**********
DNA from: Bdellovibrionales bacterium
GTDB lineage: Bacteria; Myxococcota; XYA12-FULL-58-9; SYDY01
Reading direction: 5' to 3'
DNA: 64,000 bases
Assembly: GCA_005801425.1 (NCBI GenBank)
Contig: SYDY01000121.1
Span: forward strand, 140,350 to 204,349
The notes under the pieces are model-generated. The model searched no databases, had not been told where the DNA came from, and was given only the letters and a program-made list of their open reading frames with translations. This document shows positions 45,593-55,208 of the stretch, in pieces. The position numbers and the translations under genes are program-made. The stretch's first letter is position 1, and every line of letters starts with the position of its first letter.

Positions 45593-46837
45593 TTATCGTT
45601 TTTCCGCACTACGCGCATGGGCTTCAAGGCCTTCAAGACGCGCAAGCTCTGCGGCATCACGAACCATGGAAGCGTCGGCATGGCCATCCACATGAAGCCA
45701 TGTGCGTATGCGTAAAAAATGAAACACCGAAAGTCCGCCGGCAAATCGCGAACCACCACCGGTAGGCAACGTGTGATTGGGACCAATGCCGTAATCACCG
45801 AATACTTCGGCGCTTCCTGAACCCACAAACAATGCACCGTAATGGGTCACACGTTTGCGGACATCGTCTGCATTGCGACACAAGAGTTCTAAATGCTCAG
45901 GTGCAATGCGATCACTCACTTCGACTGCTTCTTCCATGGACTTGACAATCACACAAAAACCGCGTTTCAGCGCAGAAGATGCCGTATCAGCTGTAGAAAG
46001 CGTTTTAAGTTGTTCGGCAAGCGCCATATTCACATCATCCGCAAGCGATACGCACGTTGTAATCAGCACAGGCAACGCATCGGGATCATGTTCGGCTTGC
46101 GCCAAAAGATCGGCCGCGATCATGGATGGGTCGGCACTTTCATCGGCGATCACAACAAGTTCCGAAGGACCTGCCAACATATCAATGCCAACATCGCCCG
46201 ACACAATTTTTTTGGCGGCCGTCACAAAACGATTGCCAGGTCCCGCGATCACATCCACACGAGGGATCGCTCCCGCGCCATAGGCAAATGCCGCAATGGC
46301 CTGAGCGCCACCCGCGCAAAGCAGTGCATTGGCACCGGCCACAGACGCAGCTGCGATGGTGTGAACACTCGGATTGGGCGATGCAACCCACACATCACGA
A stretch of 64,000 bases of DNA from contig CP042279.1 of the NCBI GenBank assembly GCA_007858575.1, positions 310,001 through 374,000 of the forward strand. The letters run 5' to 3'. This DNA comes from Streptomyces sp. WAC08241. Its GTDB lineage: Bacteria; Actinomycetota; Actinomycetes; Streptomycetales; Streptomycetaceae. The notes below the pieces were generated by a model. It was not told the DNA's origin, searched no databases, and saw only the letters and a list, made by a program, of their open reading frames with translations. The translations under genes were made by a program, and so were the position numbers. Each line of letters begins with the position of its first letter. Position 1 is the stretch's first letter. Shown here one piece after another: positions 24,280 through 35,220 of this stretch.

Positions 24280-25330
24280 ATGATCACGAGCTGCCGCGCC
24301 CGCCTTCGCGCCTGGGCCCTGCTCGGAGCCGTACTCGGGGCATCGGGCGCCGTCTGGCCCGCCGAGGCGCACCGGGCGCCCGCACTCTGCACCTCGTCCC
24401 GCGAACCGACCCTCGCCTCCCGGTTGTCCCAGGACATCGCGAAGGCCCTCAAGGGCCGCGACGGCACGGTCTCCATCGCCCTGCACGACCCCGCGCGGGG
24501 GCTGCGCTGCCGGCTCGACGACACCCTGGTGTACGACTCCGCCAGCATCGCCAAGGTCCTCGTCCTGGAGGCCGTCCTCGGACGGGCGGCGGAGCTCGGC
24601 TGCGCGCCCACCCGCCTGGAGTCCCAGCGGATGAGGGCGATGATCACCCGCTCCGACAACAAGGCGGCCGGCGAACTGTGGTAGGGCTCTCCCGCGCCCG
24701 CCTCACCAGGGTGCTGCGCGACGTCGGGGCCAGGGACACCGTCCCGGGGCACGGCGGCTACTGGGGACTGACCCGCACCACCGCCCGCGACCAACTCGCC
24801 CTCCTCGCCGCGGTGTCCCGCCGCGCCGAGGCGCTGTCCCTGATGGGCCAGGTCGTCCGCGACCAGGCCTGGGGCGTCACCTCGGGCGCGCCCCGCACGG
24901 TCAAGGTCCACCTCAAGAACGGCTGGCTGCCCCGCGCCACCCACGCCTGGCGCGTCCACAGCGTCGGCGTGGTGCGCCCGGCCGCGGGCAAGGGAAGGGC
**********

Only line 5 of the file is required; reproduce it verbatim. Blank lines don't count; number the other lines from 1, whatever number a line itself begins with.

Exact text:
Assembly: GCA_005801425.1 (NCBI GenBank)